Whether I am reviewing material for a unit test or the state exam, I try to incorporate as many team-building activities as possible. My class ranges from English Language Learners to Gifted and Talented students, and with all the varying skill levels, focusing on activities that encourage a sense of community raises the students’ confidence and helps them master specific material.

The trick is to be creative and engaging while still focusing on the standards students are required to know. My main recommendation: engage students in demonstrating their learning in an environment where they feel encouraged to participate. The following are activities that I use to create a comfortable but academically challenging setting.


Students enjoy demonstrating their knowledge through team games. This allows the students to learn from each other and not feel pressured to be responsible for representing the team. Since the team works together, they must agree on an answer before sharing it. Students don’t know which person from the team will be called upon to answer this question. This forces the groups to work as a team to ensure each person knows the answer.

Specific types of games you can use include:

  1. Game Shows
    There are several PowerPoint games I play with the students that encompass all subject areas. From Jeopardy to Hollywood Squares, I transform the classroom into a game show. I download the theme music for each show and use the microphone to announce each question. You can control the complexity of the questions or you can have students submit questions for review. 
  2. Spin the Wheel
    I purchased a spinner that comes with several laminated wheels that allow me to target specific areas of review. Students enjoy spinning the wheel to reveal their question or topic. I also designate how many points each round will be by having students spin the wheel.
  3. Eggspert
    Students are divided into teams of six, with one student representing each team for each round. I use this unique Eggspert buzzer. Each student has a buzzer; the student who knows the answer squeezes the buzzer. Students become quite competitive and cheer on their teammates. Since there are six students competing at one time, they don’t feel as discouraged if they are not the first competitors to hit the buzzer.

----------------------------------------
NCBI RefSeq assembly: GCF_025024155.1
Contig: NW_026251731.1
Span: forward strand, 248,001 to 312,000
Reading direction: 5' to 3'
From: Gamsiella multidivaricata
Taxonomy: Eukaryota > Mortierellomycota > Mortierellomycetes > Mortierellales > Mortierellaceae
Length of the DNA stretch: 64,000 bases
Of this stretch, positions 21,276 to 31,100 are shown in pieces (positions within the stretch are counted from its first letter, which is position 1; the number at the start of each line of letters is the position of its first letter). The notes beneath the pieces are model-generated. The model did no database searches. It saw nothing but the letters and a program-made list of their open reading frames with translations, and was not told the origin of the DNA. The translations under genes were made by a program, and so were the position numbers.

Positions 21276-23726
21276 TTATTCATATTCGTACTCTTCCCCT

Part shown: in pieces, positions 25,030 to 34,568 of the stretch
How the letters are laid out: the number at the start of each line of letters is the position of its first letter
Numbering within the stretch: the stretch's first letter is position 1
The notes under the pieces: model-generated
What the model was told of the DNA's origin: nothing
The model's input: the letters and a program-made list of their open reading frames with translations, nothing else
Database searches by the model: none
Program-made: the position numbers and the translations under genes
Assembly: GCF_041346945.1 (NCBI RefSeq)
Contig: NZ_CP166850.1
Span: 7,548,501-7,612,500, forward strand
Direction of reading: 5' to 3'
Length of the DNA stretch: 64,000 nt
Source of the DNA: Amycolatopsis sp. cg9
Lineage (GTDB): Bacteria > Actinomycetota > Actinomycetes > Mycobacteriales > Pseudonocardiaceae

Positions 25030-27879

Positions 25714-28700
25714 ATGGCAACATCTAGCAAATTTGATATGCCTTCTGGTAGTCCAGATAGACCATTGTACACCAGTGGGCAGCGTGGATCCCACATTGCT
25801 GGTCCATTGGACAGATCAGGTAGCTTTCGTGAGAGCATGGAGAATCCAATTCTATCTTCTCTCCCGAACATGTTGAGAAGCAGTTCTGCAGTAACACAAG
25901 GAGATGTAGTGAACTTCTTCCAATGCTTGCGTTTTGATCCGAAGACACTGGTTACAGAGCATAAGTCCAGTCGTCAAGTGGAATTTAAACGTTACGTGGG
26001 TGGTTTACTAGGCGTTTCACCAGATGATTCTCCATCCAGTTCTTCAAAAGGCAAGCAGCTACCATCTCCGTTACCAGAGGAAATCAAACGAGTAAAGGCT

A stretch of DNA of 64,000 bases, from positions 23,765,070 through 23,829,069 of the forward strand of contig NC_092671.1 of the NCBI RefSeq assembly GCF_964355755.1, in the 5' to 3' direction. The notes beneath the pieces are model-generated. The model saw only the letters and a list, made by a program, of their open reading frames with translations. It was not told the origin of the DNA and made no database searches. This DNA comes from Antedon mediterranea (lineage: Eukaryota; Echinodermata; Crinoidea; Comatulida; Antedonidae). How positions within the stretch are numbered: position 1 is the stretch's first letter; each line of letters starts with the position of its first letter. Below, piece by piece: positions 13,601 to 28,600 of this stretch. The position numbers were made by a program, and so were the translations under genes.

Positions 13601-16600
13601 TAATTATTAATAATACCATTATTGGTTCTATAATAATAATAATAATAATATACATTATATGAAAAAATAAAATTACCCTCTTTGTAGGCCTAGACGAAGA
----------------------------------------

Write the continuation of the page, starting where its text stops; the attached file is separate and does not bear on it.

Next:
4. Bingo/Memory
    I have purchased a variety of Bingo games across all subject areas that range in complexity. I also distribute blank Bingo cards for students to fill in with vocabulary words or concepts we are studying. As a class we will record a list of words or concepts on the board and then students will randomly fill them in on their card. After completion of a unit, students will cut their cards up into squares to play memory with another student during rainy day schedules.  


Time Fillers

Throughout the year, I make the most of every moment by using quick and portable activities that can integrate content from any subject area. 

  1. Tic-Tac-Toe
    I play a couple of rounds during morning meeting and also use it as a quick review at the end of the school day. This requires almost no preparation because I create the questions as the game progresses according to whatever subject we are studying. Each group has an opportunity to discuss the question and place an X or an O on the board. This game goes rather quickly and students are able to play several quick rounds.
  2. Key Ring
    As we discuss a particular concept, I will record it on an index card, punch a hole, and add it to my concept ring. As students are dismissed to lunch or recess, I will grab the ring and randomly flip to a concept card. I will ask a question and call on students raising their hands to dismiss them. This way, individual students aren’t put on the spot when asked a question. I vary the complexity of the questions to ensure all students are able to answer the review questions. Anyone who knows the answer may have an opportunity to answer the question. I have concept rings for every subject, including math, language arts, science, and social studies.


Testing Conditions

To prepare students for the testing conditions, I have them use their test cubbies throughout the year. I tape two folders together and students use them for quizzes, tests, or when they would like some privacy. Prior to taking the state tests, we will do some kind of relaxation exercises, such as stretching or yoga. During the state test, I allow students to take off their shoes and chew gum. Allowing students to be as relaxed as possible provides a comfortable environment for test taking.

One of the reasons I think these strategies have been successful is because they are integrated into activities every day. I also try to alleviate the pressure of “test prep” by making reviews fun and exciting ways to share what has been learned.